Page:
Reflections on 2009

My first semester as a senior in high school just finished. Today. Although 2009 is not yet over, I would like to take the time to reflect over all, or rather, some of the various events of this hectic year.

Overall, I can say that 2009 was most certainly the most influential on my life. That has to do with, of course, the fact that it was (and is) the most recent year, but regardless, there have been many changes in the ways I view and interact with the world.


Something early this year, around January or February, still in the midst of my junior year, totally changed my outlook on learning, or more specifically, my academic interests. Before this year, I would have considered myself to be a math/science person, and to some extent, I still am. But even so, my collection of academic interests has immensely broadened, to the point where I enjoy subjects such as literature and history, rather than be indifferent or hostile to them. I am still searching for answers. How did this shift happen, and why?

I think it started with a play we read in English class, even slightly earlier, in late 2008. It was Waiting for Godot, by Samuel Beckett. Before reading this, I had more or less detested English classes in general. Whenever we were assigned a book to read, I would always wonder, What’s the point? Especially of a book such as Great Expectations (by Charles Dickens), in ninth grade. It was by far the most boring book I had (attempted to) read. It killed my interest in reading for a while. Before that, I used to be an somewhat avid reader, but after being assigned that work, whatever fascination for literature I had was obliterated. I still made A’s and A+’s in the class, but the real problem was, I no longer had any respect for it.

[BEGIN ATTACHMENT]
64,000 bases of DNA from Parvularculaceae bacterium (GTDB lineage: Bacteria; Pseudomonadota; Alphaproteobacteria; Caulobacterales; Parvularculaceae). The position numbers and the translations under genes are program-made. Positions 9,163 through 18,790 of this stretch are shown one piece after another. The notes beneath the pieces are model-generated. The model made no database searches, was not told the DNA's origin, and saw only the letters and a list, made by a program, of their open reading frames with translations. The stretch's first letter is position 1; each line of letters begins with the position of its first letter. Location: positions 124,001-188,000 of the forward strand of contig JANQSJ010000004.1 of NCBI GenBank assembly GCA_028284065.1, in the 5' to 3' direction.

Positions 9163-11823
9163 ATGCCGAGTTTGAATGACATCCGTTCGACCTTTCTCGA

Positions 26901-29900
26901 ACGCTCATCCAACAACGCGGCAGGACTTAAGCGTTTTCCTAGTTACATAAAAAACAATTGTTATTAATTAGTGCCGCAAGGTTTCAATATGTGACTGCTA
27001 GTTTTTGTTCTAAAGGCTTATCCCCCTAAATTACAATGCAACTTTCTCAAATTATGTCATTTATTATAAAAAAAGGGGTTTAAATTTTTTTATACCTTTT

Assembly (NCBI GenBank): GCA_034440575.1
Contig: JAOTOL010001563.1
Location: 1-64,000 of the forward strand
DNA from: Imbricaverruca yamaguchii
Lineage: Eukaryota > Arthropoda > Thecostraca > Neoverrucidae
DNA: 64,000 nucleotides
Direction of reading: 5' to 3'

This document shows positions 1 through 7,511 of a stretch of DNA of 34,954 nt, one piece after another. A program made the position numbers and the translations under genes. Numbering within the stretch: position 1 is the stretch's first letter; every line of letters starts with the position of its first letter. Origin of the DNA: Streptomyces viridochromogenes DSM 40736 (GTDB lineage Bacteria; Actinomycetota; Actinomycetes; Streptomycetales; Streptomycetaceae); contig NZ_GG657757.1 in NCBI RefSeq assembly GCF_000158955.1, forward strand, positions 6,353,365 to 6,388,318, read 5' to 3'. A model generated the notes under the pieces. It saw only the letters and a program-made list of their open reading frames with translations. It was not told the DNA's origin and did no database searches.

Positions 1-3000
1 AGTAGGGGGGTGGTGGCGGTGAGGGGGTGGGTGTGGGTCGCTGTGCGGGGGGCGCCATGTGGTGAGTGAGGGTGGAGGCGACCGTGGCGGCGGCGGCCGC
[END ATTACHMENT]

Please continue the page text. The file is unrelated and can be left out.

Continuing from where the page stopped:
How did Waiting for Godot resurrect my literary interest? For one thing, it was vastly different in both content and style from anything we had previously seen in English. It was certainly witty, but even more, it made me think. Great Expectations seemed to be a long, drawn-out piece of writing with no point. On the other hand, Waiting for Godot was minimal in plot, but extraordinarily thought-provoking in content. It asked some fundamental philosophical questions. It was clear. It was intriguing.

Okay, I know I haven’t painted the clearest picture of this play’s influence on me, but somehow, my interest in English, both the subject and the class, became reignited by the kindles of this play. While I’m on this topic, I would have to acknowledge my teacher, Ms. Dowdle, for making that class interesting last year. I always felt that I learned something every class, something I cannot say for my ninth and tenth grade years.


Admittedly, I was also not enthused by history. That is, until I had an epiphany about January of this year, in the middle of AP/IB European History.

For this subject, I think I know the epiphany’s cause. It was the understanding of how different eras blend into each other, each providing the context for the next era. Paradigm shifts, if you will. Our teacher, Ms. Saenz, showed us how the events we learned in the previous semester, namely the Renaissance, the Reformation (and Counter-Reformation), the Scientific Revolution, and the Enlightenment tied into one another by drawing large, abstract, intersecting arcs spanning across the board. These arcs clearly showed how the eras led to what we were presently studying, the French Revolution and the Napoleonic Era. History suddenly made sense.

It wasn’t so much the content, i.e. the personalities, the dates, the numbers, that caused me to suddenly see history for what it is, but the method of analysis, i.e. the way of looking at the big picture. I had previously thought of history as a vast, disjointed collection of facts to memorize. But the big-picture method of looking at the situation changed my views on it entirely.